Health plans need to find a way to close the gaps.
Preventive health care improves health outcomes while reducing care costs, but what happens when people don’t go to their appointments or fail to schedule annual wellness visits altogether?
Gaps in care, particularly among older adults, result not because members don’t value their personal health. Instead, they’re usually due to the barriers they face around health care navigation and compliance. The problem for health plans is that these gaps can be expensive—when you don’t have a way to catch conditions early, they’ll only get worse and cost more over time.
The good news is that health care navigation and compliance can be readily addressed by offering companion care as a supplemental benefit. Here’s a look at how companion care services can help health plans by bridging the gap to preventive-care success.
Barriers to better health
With less than a third of Medicare Advantage enrollees receiving an annual wellness visit, the big question on the minds of many plan administrators has to do with the reasons why.
“Getting preventive care,” notes the U.S. Office of Disease Prevention and Health Promotion, “reduces the risk for diseases, disabilities, and death” in people of all ages.
- 1 in 2 older adults need help understanding their insurance benefits
- Less than 30% of Medicare Advantage enrollees receive an annual wellness visit
- 46% of older Americans need help understanding their insurance coverage
So what’s keeping older adults from following the experts’ advice and seeing their providers for preventive services? The answers are as varied as plan members themselves.
- Realizing the importance of preventative health. Some older adults have trouble understanding why they should prioritize annual visits when they feel relatively healthy, while others might fear what their doctors will find and decide that they’re better off not knowing.
- Limiting health conditions. Many older adults have limitations or heath conditions that make it difficult to navigate the health care system. Poor eyesight, for example, can reduce ones ability to drive making it difficult to get to appointments, while a person with memory problems could forget to schedule those appointments in the first place.
- Understanding benefits offered. A significant challenge older adults often face involves making sense of the benefits that come with their health plans. They may not be aware that preventive care is even an option—or they may not know where to go to get it. One recent poll, for example, found that nearly half of older Americans need help understanding their health insurance coverage even after they’ve picked a plan.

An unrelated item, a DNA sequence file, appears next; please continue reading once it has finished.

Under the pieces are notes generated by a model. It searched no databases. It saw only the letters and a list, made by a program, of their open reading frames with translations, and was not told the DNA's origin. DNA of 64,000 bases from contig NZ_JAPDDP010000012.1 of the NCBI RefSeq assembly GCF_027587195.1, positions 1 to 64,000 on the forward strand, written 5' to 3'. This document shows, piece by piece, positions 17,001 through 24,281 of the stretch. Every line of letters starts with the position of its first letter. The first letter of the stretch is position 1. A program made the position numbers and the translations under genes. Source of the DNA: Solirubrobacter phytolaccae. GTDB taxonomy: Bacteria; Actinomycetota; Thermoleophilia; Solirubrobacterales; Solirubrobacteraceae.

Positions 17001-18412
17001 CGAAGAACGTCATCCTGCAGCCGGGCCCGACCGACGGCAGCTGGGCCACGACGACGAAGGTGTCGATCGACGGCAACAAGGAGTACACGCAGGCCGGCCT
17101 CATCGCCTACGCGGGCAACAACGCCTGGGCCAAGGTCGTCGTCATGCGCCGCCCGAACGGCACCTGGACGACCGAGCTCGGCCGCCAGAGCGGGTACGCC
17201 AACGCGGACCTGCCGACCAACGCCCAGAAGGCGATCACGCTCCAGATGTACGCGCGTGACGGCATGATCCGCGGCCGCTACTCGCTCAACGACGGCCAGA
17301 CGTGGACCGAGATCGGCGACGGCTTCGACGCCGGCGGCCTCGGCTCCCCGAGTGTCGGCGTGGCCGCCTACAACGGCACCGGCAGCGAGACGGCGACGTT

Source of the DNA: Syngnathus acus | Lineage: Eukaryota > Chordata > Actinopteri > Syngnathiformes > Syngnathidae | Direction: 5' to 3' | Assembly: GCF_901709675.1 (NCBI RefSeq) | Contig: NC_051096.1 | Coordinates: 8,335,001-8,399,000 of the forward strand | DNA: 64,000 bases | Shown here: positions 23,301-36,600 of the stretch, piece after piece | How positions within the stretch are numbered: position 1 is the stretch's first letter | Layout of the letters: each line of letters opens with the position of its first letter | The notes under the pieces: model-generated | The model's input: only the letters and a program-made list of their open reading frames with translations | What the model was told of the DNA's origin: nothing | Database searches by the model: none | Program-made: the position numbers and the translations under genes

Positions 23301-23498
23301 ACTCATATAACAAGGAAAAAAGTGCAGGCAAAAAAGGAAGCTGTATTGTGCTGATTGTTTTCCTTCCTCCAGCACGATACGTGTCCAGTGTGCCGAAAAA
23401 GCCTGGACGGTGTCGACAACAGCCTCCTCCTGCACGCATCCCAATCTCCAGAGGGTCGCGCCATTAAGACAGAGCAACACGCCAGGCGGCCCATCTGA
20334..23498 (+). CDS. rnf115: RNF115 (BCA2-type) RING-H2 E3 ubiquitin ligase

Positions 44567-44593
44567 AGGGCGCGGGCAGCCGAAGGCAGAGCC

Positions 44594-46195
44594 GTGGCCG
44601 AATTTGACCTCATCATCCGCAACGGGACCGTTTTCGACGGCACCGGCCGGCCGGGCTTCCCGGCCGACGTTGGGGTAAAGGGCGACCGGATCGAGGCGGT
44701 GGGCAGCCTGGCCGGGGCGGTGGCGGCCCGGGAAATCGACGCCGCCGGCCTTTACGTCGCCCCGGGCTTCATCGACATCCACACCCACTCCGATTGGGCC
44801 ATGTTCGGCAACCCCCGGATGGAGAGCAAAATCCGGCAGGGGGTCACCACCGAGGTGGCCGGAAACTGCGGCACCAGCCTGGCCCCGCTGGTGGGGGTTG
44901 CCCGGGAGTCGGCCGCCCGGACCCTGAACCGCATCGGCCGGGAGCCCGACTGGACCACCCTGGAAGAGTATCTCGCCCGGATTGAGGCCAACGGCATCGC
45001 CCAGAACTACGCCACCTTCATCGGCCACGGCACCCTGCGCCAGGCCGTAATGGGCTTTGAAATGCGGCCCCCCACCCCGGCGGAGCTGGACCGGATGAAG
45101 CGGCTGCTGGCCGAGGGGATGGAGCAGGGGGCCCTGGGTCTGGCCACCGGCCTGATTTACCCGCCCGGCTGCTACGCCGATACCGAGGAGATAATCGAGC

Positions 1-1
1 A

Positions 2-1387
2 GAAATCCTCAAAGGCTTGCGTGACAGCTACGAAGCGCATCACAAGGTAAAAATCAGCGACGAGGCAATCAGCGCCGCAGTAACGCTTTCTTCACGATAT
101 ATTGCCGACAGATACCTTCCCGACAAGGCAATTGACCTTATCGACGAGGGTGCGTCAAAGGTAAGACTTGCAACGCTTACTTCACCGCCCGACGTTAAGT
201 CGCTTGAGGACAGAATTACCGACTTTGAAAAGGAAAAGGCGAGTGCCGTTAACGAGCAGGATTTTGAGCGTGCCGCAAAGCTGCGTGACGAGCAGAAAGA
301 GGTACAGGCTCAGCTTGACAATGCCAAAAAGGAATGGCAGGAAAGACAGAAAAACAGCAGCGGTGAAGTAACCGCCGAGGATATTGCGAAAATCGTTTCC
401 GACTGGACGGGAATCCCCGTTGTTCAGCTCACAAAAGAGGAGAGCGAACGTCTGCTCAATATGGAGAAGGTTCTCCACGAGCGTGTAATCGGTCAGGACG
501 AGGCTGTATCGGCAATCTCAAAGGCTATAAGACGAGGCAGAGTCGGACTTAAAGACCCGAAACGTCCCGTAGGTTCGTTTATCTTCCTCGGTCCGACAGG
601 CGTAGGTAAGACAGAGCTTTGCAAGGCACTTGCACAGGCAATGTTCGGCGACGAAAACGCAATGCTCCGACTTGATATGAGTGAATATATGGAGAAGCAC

Lack of digital literacy. Telehealth is increasingly becoming more popular, especially in the age of COVID. This health care trend could drastically improve health care access for older adults, yet many don’t have access to technology or have limited digital literacy—one survey revealing that 27 percent of older adults don’t use the Internet.
Poor health means higher costs
For health plans, closing these gaps is critical for obvious reasons: Healthier members and lower health care costs.
When people don’t receive preventive services—or follow their provider’s instructions, take their medications as prescribed, or go to other scheduled appointments—they’re more likely to wind up in the hospital or emergency room with serious conditions that are expensive to treat.
In fact, 75% of U.S. health care spending is on chronic diseases that could be avoided through preventive care. Annual wellness visits are associated with a $456 annual cost decrease per member.
Health care navigation: Finding a solution with companion care
Companion care services can help by providing older adults with the support they need to not only understand the health care system. If a member doesn’t understand their insurance benefits, for example, their companion care professional will sit down with them to go over the key points one by one. And if they need help scheduling appointments—preventive care and screenings, follow-up appointments—they’ll get assistance with that as well.
Companion care professionals also typically offer help with transportation, whether it’s to a medical appointment or to the pharmacy to pick up prescribed medications. They serve as intermediaries who speak with administrators when clarification about treatment is needed, and they help members access online resources and telehealth appointments.
Above all else, companion care professionals serve as the “eyes and ears” for the health plan. If there are barriers preventing their client from getting care or services, they’re ready to do whatever it takes to resolve them.
From the health plan’s perspective, they’re there to help beneficiaries avoid the need for potentially expensive interventions. And from the point of view of their members? For them, companion care is about having a friend who’s always available to lend a helping hand.
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